On Sickness and Sovereignty

At PBC, we have found ourselves praying often lately for members and friends who are sick or having surgery. In fact, if you are the one who is sick or that one is a family member, you can become very weary, especially if the condition doesn’t get better quickly. If we are in pain, we want it to stop. If we feel bad, we want relief. If our loved one is hurting, we pray for God to bring good health, and we want it now!
If our sickness or pain lasts a long time, we get disappointed and impatient. We wonder why God doesn’t come through for us quicker. Sometimes we even murmur and complain against Him. This is actually nothing new. David talks about sickness. The prophets compare the spiritual condition of sinning Israel with a person who is sick. The Lord Jesus Christ validated His words by His actions–healing lepers, restoring the sight of the blind, even raising the dead. “though you do not believe Me, believe the works, that you may know and believe that the Father is in Me, and I in Him.” John 10: 38.
So if James is right, and “The prayer of faith will save the sick,” then why does healing not come as soon as we pray? Because we don’t have enough faith? Paul had faith, and God said “No” when Paul asked that He remove the thorn, a messenger of Satan, that God had given him. And sometimes He says no when we ask Him to make us well, and for the same reason as He did to Paul–so that we may learn to boast in our infirmities, that the power of Christ may rest upon us.
Are you willing to be sick for a time so that the power of Christ may rest on you? Would you endure pain so that you can learn that God’s grace is sufficient for you that His strength can be made perfect in your weakness? Are you willing to suffer for a time so that you can take pleasure in infirmities, in reproaches, in needs, in persecutions, in distresses, for Christ’s sake. to learn that when I am weak, then I am strong by our Father’s grace? Are you willing to endure the sufferings of this present time that are not worthy to be compared with the glory which shall be revealed in us?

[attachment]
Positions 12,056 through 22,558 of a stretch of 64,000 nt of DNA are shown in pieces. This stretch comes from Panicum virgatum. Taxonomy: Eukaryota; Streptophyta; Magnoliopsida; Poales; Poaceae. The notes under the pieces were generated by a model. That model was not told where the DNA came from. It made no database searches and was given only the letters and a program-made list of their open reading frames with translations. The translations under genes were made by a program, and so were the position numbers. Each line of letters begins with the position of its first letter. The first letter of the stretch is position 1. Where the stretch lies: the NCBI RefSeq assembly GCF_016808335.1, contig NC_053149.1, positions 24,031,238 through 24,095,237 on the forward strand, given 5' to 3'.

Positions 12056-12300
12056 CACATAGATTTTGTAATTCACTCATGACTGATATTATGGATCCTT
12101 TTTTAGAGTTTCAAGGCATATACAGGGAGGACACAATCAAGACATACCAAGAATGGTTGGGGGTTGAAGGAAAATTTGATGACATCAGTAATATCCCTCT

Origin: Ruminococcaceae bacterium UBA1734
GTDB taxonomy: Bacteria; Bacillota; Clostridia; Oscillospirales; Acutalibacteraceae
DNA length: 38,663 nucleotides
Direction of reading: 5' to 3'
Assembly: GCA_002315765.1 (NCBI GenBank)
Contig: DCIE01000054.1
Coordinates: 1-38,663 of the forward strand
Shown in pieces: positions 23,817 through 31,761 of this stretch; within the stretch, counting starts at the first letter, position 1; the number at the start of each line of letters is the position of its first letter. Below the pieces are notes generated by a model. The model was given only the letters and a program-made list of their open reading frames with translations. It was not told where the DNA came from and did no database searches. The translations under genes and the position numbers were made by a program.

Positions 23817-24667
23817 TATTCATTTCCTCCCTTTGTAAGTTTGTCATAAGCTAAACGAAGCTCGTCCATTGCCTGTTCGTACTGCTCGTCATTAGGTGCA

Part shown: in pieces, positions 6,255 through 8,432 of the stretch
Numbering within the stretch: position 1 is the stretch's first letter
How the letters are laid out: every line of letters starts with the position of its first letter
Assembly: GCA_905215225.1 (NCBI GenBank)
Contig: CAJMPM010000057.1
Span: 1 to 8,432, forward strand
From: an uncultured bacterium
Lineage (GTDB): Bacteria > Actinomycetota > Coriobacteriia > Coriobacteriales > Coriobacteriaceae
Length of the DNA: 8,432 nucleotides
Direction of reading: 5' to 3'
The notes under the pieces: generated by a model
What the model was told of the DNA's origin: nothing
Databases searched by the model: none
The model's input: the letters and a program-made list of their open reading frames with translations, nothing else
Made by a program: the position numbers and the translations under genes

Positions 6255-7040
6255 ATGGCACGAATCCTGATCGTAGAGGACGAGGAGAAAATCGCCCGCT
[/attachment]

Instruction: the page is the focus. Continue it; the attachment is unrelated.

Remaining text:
This is the spirit of the apostles, of Christ’s beloved ones through the ages. We do not invite suffering, but we receive it and by grace make use of it to grow toward greater grace. Our Father knows what we need–whether daily bread or temporary affliction. And if this sickness lead to death, then it ushers us into the presence of Jesus for eternity. Our Lord is sovereign over joy and sadness, over health and sickness, over delight and suffering. Jesus is Lord!

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I Will Have Compassion

“I will have mercy on whomever I will have mercy, and I will have compassion on whomever I will have compassion.” Romans 9: 15
What a sweet thought it is to know that mercy and compassion are the driving intent of the will of God. Perhaps you wonder sometimes how it that a Holy God could love creatures like us. We are sinful. We are fallen. We fail constantly at the things we know would please our heavenly Father. We seem to delight in the things we know displease Him. So how could He love us with the kind of compassion that moves His heart to send His only Son to bring us to Him for eternity?
The answer is found in His essential nature. He does not need us, but He delights in loving us. His eyes are too holy to regard sin, but He sees sinners from eternity and, knowing all of their rebellion, He loves them all the way into His kingdom.
This should be cause for you and me to rest in that love that called us to Christ and to know that the same God who so absolutely loves His chosen ones also “gives us richly all things to enjoy” I Timothy 6: 17
Be confident in His plans for you, because He says, “I will have compassion.”